Cultural Attractions, Human Capital and Economic Growth
The number of well-educated residents that areas draw can have a bearing on economic vitality, and yet local and regional planners must consider how far they should go in appealing to residents who will bring such “human capital.” One outstanding question remains precisely how cultural amenities such as museums and theaters translate into value beyond aesthetic enjoyment.
A 2010 paper by the Institute for Economic Research at the University of Munich, “The Phantom of the Opera: Cultural Amenities, Human Capital and Regional Economic Growth,” examined the population trends surrounding 29 Baroque-era opera houses in Germany, all built before the industrial revolution, to determine the effect that such cultural institutions had on the present population make-up. The researchers also analyze the effect of local human capital on a location’s growth.
The study’s findings include:
- Controlling for historic university locations, ethnicity, religion and several other variables, the proximity of an opera house is a strong predictor of a region’s share of high-human-capital employees. For every 10 kilometers nearer to an opera house, the region’s share of employees with a university degree increases 0.3 percentage points.
- These results are reinforced when tested against a carefully selected and matched group of 29 “twin” regions without baroque opera houses.
- A modest increase in the level of high-human-capital employees increases average annual growth of regional GDP per capita by between 1.0 to 2.1 percentage points.
The authors advise that policymakers should take into consideration their cultural offerings as they compete for high-human-capital individuals. Still, the researchers caution that regional officials should “carefully consider the possibility of unwanted side effects from redistributing resources to cultural amenities at the expense of other public spending or increased taxes because such a policy could result in relocation decisions by firms or individuals that do not value cultural amenities.”
Tags: arts, entertainment
Note to instructor: The suggested assignments are designed for flexibility. They can be used in whole or part and can be adapted to a particular task -- for example, the newswriting assignments could be applied to the writing of the headline, the lead, the nut graph or the full story. Material from the assignments could also be combined with other material, for example, in the writing of a background, feature or local-angle story.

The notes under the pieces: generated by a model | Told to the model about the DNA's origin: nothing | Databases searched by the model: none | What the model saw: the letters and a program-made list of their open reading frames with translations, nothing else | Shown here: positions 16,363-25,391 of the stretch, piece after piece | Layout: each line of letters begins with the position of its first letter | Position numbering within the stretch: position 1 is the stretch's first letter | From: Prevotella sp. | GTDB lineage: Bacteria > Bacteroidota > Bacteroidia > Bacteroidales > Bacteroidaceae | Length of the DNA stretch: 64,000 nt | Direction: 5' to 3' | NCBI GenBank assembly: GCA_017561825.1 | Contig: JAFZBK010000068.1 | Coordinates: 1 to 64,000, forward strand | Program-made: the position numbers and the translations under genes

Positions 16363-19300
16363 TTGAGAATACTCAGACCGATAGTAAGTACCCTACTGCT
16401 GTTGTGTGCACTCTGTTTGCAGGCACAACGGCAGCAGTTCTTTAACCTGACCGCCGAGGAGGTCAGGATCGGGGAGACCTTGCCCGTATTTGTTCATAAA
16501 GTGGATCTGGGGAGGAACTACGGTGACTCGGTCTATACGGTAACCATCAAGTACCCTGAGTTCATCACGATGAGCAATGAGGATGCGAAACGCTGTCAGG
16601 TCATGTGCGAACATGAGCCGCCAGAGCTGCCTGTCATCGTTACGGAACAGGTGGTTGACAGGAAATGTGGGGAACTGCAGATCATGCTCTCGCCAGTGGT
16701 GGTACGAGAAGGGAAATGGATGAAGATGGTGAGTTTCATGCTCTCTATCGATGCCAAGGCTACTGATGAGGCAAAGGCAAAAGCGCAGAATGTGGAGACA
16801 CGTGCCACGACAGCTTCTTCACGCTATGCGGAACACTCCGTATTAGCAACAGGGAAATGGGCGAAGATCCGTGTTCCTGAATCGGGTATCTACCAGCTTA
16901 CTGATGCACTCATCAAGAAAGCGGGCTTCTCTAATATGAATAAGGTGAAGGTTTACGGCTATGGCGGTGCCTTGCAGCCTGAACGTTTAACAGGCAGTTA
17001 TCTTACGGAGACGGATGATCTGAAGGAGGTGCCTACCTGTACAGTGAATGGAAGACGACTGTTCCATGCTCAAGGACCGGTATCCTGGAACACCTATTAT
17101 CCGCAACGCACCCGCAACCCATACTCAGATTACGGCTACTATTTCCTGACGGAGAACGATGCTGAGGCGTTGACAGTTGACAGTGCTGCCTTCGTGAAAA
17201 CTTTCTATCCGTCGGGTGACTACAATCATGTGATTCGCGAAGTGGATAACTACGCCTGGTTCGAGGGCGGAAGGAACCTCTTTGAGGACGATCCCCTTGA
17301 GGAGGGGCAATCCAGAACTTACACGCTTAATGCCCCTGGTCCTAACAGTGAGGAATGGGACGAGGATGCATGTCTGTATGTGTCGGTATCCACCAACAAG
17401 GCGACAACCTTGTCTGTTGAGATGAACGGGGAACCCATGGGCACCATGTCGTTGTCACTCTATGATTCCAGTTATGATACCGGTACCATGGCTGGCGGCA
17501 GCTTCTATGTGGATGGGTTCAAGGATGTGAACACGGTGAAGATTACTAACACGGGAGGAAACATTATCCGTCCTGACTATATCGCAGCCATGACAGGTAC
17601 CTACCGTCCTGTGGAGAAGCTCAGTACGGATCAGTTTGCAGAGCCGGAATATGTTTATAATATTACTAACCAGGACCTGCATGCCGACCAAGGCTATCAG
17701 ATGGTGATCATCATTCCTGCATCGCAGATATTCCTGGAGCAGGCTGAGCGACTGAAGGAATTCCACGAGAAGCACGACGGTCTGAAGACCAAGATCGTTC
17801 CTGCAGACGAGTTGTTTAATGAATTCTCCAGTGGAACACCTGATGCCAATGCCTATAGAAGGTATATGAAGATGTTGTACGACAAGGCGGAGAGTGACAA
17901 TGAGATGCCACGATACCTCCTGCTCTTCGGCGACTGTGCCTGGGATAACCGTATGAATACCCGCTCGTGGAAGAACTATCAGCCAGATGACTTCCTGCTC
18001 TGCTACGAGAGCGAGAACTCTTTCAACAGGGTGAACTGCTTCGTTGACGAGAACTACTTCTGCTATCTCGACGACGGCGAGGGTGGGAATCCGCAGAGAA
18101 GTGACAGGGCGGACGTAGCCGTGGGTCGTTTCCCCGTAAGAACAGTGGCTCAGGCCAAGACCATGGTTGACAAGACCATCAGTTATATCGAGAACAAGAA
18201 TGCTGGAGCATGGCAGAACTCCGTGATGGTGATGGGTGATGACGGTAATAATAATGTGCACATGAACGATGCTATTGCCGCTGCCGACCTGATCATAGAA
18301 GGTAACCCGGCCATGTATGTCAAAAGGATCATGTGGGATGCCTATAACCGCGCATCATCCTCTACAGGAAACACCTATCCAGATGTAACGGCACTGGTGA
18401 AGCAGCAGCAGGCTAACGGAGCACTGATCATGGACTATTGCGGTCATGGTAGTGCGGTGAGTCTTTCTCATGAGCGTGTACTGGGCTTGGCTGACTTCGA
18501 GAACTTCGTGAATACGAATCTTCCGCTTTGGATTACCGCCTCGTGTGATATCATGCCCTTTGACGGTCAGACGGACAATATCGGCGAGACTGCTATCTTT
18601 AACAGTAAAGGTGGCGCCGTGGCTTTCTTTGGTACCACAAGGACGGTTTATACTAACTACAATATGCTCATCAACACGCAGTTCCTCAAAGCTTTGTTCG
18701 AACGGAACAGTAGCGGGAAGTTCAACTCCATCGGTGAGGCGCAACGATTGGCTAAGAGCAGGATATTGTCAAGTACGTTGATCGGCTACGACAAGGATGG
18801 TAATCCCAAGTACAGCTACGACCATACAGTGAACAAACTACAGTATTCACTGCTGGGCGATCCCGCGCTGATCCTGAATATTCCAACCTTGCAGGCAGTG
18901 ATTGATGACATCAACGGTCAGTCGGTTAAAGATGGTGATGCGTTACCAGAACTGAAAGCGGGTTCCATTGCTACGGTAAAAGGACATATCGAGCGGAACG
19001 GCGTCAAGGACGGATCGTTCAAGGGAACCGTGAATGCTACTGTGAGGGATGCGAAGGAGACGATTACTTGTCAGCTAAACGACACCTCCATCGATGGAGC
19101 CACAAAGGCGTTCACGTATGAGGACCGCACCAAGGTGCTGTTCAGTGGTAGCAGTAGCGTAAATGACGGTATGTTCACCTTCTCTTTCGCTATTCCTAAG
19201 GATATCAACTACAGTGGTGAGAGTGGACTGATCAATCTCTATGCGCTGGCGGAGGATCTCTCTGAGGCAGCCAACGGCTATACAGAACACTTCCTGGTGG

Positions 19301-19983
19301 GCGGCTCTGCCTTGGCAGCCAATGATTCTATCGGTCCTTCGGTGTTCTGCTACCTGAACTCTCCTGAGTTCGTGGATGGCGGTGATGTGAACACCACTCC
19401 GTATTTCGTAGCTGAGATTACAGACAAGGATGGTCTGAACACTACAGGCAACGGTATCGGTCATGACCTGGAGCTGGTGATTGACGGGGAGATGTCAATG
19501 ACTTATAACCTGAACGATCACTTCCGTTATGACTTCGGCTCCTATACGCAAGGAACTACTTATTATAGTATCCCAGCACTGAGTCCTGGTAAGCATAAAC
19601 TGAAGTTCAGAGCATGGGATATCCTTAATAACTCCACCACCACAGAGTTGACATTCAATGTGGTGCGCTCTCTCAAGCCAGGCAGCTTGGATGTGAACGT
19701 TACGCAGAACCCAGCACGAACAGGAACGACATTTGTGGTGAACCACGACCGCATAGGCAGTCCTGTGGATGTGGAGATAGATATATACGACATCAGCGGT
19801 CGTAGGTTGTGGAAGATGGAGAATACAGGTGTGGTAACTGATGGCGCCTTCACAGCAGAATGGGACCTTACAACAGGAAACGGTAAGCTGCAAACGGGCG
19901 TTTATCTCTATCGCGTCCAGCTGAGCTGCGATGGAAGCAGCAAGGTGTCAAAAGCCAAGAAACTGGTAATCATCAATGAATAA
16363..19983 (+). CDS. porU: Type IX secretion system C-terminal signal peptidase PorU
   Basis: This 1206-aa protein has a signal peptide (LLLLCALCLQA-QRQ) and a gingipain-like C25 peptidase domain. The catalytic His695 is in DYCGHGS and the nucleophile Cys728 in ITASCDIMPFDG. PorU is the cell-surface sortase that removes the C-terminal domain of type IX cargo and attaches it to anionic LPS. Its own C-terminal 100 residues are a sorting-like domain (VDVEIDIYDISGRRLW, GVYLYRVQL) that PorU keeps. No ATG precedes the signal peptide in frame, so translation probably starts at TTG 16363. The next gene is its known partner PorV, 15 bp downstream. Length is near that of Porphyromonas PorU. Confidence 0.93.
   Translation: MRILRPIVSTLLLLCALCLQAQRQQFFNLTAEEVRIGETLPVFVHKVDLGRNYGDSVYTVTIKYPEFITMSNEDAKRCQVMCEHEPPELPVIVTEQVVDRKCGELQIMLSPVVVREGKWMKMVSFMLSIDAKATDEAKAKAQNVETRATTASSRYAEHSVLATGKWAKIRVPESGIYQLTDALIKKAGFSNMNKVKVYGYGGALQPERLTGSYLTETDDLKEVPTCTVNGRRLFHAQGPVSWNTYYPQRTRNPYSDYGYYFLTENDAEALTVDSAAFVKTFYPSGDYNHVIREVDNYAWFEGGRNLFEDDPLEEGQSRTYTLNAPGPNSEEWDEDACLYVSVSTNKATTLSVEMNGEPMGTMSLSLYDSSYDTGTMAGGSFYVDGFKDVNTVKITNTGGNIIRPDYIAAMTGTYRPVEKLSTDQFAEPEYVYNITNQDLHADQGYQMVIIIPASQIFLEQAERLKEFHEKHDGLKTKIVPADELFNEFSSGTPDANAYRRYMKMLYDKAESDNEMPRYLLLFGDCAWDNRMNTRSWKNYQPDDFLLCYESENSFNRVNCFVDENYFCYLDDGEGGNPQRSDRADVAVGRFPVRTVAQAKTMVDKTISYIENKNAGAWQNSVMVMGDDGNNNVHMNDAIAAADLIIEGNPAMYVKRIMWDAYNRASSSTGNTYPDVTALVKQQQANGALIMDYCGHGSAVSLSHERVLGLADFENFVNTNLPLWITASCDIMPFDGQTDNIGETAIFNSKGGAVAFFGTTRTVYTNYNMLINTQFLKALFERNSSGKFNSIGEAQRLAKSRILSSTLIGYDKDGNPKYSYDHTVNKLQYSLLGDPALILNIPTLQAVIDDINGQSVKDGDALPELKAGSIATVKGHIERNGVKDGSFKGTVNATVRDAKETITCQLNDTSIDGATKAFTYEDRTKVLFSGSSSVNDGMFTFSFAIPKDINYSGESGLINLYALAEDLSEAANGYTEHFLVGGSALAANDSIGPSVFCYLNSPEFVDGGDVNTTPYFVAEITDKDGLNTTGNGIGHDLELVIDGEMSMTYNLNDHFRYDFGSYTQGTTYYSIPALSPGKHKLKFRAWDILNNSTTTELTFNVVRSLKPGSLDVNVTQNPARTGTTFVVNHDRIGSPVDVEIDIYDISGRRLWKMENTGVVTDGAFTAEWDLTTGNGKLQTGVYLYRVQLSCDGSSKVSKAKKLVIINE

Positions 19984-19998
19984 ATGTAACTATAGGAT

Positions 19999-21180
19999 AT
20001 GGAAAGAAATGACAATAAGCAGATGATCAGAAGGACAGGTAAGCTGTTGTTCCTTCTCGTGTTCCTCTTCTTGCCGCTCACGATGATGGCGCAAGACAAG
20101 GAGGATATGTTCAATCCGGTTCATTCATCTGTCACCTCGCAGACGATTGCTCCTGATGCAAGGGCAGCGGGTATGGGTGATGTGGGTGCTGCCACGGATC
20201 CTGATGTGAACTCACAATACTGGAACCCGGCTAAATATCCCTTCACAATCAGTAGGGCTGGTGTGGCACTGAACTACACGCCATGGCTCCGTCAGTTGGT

Read the University of Munich study "The Phantom of the Opera: Cultural Amenities, Human Capital, and Regional Economic Growth."
- Summarize the study in fewer than 40 words.
- Express the study's key term(s) in language a lay audience can understand.
- Evaluate the study's limitations. (For example: Do the results conflict with those of other reliable studies? Are there weaknesses in the study's data or research design?)
Read the issue-related New York Times article "Momentum for a Revitalized Arts District."
- If you were to rewrite the article based on knowledge of the study, what key changes would you make?
- Write a lead (or headline or nut graph) based on the study.
- Spend 60 minutes exploring the issue by accessing sources of information other than the study. Write a lead (or headline or nut graph) based on the study but informed by the new information. Does the new information significantly change what one would write based on the study alone?
- Interview two sources with a stake in or knowledge of the issue. Be prepared to provide them with a short summary of the study in order to get their response to it. Write a 400-word article about the study incorporating material from the interviews.
- Spend additional time exploring the issue and then write a 1,200-word background article, focusing on major aspects of the issue.